Why gene therapy flopped and DNA vaccines were hatched to fill the blockbuster gap
Big Pharma had run out of options
Find It, File It, Flog It has not been good for Big Pharma
Some of you may recall what I’ve dubbed the Find It, File It, Flog It business model that Big Pharma adopted in the early 1980s. This it is in mathematical terms:
F1 + F2 + F3 = $$$, where:
F1 = Drug discovery (Find it)
F2 = Regulatory approval (File it)
F3 = Sales & marketing (Flog it)
$$$ = Megabucks
…and this is the clever scientist during F1, finding it:
In reality of course, he doesn’t have a clue what he’s found—until it can be manufactured at the required scale, it doesn’t exist.
However, his boss is keen to hear good new to pass up the chain, so up it goes…and the miracle compound becomes one of the 250 compounds that must enter the development pipeline to get one approved for sale.
Having ‘found’ the compound, it moves into preclinical development. This is where it’s passed over to contract organisations, working to a fee-for-serve business model.
You may remember from previous articles, Big Pharma jettisoned the skills and facilities needed to get F2 done in the early 1980s, as mentioned above, so they are now in the hands of the people and facilities they cast off. They have grown like topsy over the years and are now giant corporations themselves—check it out below:
It includes my interview with Megan Redshaw on the topic, when she was at TrialSite News. Megan has a wonderfully relaxed style of interview :O) (note: search my name on Rumble, and you can find other interviews (eg Reiner Fuellmich).
I’m not making a judgement on the quality or performance of the companies involved in providing outsourced services to pharma. This is about the fundamental principles of business. If a company finds itself locked-in to its supply base, with no alternative provider, it is in an incredibly weak position, and can expect to be taken advantage of—shareholders will demand that. In this environment, where contractors are paid irrespective of a successful outcome for the pharma sponsor, it’s not a good thing!
Remember also that once a contractor(s) is included and accepted in the license application to market a drug, no other contractor(s) can be used.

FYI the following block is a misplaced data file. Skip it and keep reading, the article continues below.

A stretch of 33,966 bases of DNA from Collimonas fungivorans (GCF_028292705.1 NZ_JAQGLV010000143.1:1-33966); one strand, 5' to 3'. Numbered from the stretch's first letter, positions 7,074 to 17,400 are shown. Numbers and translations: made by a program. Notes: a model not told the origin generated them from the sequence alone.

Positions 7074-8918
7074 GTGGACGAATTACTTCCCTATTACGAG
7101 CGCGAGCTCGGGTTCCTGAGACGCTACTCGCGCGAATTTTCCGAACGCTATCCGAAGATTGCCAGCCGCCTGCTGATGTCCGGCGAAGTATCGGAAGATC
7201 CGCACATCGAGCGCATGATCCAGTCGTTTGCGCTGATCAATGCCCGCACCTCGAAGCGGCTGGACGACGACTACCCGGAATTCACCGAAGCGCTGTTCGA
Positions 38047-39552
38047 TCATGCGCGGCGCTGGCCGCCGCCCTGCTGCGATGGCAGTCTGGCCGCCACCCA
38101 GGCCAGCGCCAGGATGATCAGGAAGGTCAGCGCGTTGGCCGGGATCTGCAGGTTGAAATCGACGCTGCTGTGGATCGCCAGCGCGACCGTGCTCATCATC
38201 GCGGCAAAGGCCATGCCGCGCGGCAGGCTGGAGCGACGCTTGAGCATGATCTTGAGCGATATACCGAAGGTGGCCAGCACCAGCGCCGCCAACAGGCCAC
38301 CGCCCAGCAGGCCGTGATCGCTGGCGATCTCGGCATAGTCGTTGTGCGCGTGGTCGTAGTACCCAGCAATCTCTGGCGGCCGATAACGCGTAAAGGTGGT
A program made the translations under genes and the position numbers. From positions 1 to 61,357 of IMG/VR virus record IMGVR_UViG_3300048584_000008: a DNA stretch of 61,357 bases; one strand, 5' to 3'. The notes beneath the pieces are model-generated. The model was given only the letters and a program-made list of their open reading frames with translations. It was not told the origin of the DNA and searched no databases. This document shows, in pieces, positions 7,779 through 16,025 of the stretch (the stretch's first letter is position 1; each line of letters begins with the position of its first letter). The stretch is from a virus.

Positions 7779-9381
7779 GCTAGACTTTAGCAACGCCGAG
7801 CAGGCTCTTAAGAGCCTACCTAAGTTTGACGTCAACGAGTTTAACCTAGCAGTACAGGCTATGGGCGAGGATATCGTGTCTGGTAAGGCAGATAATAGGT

The net result of all this is that getting drugs approved and on the market has become increasingly difficult for Big Pharma, especially after it outsourced early stage drug development to tiny companies. (eg BioNTech/Moderna).
Having failed to make any progress with mass markets such as Alzheimer's and heart conditions, attention turned to rare diseases, orphan indications and all things cancer, such as blood cancers. That’s when gene therapy steps in.
Gene therapy—not the great white hope
Gene therapy was to be the next great hope for a new generation of blockbusters flowing from Big Pharma pipelines. Reality has been very different, however, as we will now discover.
One of the early gene therapy candidates is described in the Pharmaphorum article Glybera, the most expensive drug in the world, to be withdrawn after commercial flop. The article states:
“The single dose treatment broke all records with its price, costing over 1 million euro ($1.2m) per patient.
However open label studies of the drug have found that one of the key efficacy measures, reduction in pancreas disease, is only lowered by about 50%.
This and other shortcoming in the drug’s dataset have compounded concerns about its huge cost, and meant that very few patients received the treatment – some sources say the drug has only been paid for and used commercially once since its launch in 2012.”
This is one of the big issues with gene therapy—the patient population is so small that the price tag is unaffordable for health care systems.
Room for optimism?
Optimism began to return to the industry when the first gene therapy product was approved for use in the US. The treatment is known as CAR T, for use in rare blood cancers. The product is marketed by Novartis under the trade name Kymriah.